US 4121275 A
An ester dielectric fluid for an AC capacitor with improved corona properties contains a minor amount of tert-butylanthraquinone. The ester may be 2-ethylhexylphthalate or diisononylphthalate, and an epoxide stabilizer is present.
1. An AC capacitor comprising a plurality of electrodes separated by a dielectric spacer and a dielectric fluid composition impregnating said spacer and consisting of diisononylphthalate, up to 1% of 3,4-epoxycyclohexylmethyl-3,4-epoxycyclohexanecarboxylate as stabilizer, and up to 2% tert-butylanthraquinone to increase corona start voltage.
2. An AC capacitor according to claim 1 wherein said fluid consists of diisononylphthalate stabilized by 0.5% of 3,4-epoxycyclohexylmethyl-3,4-epoxycyclohexanecarboxylate and containing 1% tert-butylanthraquinone.
This invention relates to a dielectric composition. More particularly, it relates to the stabilization of an ester dielectric fluid to improve corona properties.
There are many types of dielectric liquid impregnated capacitors. These include large capacitors for high voltage use (above 660V AC) and for low voltage power use and may be referred to as energy storage capacitors, power factor correction capacitors, and high frequency capacitors. The smaller capacitors include those used in lighting and as motor run capacitors. This invention particularly relates to the last category but is not limited thereto.
One class of dielectric fluids which has enjoyed widespread use is the polychlorinated biphenyls; these have been the almost exclusive fluid used in power, motor run, and lighting capacitors. With the development of new dielectric materials, such as synthetic resin dielectrics, and the ecological questions raised concerning the use of PCBs, alternate classes of materials have been studied intensively for use as dielectric fluids.
A dielectric fluid for capacitors should have high electric strength and a relatively high dielectric constant, be capable of impregnating the dielectric of the capacitor, be easily purifiable, and have good corona properties. Good corona properties include both high corona starting and high corona extinction voltages; preferably, these voltages should be close in value. The fluid should not be too volatile or it will evaporate in processing, and it should not solidify during use.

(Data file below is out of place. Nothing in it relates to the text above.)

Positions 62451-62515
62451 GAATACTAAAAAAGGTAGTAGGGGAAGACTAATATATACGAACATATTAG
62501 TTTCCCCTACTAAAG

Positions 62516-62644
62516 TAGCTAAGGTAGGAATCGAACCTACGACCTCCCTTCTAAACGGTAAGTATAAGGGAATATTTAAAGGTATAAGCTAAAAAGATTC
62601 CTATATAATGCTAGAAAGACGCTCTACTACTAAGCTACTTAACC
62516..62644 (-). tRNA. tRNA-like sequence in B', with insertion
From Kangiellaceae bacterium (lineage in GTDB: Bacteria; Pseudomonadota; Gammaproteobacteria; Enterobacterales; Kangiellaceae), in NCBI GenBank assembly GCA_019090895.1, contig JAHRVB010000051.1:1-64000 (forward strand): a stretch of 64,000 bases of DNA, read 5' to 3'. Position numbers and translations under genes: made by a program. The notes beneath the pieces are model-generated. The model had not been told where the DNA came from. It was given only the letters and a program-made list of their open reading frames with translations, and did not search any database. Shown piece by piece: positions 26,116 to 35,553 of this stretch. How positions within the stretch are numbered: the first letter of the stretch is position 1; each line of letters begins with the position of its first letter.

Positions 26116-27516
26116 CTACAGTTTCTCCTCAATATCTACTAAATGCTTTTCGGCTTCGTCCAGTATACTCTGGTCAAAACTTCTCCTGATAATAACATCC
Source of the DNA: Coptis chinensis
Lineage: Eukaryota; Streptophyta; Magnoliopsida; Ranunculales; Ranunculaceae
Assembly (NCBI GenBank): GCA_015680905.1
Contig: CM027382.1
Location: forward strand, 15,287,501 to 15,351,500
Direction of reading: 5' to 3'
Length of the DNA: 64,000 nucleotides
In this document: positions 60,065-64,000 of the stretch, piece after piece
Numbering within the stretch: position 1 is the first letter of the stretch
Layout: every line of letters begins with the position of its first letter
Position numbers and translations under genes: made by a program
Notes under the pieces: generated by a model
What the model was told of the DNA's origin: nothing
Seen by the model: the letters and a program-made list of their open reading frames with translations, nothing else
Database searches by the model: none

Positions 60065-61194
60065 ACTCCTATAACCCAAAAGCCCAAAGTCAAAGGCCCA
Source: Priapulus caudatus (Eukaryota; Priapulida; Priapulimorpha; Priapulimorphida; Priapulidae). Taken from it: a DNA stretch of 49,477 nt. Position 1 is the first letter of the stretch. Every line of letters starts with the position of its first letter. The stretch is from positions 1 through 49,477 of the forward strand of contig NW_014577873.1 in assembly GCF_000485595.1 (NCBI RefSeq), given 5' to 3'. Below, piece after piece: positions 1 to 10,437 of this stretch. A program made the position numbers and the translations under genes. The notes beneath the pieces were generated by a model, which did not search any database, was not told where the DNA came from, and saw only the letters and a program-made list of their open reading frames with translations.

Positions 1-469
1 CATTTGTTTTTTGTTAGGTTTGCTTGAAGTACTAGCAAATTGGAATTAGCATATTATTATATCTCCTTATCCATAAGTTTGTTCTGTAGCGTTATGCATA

Organic ester fluids have properties which are desirable for dielectrics. They did not find wide application because of stability problems, particularly when used in conjunction with paper. Two developments have made the use of ester fluids, particularly the phthalates, practical. The first is the recognition that hydrolysis of the ester in the presence of paper, serving as a source of water, is the major difficulty. This difficulty can be overcome by proper substitution of the ester to increase the steric hindrance about the ester carbonyl and thus prevent hydrolysis. Ross and Finkelstein have described this in U.S. Pat. No. 3,740,625, issued June 19, 1973. Further stability to ester fluids is imparted by the addition of epoxides. These materials, which have been used as scavengers for hydrogen and halogens, particularly with the chlorinated diphenyls, have been well described, e.g., by Eustance in U.S. Pat. No. 3,754,173 issued Aug. 21, 1973, U.S. Pat. No. 3,833,978 issued Sept. 10, 1974, and in U.S. Pat. No. 3,925,221 issued Dec. 9, 1975.
It is an object of this invention to provide a dielectric fluid with improved corona properties.
It is a further object of this invention to provide an organic ester dielectric fluid which is easily purified. Practical considerations make this important. In a typical impregnation cycle as little as 20% of the fluid may end up in the capacitors, and the remaining dielectric fluid must be repurified and recycled.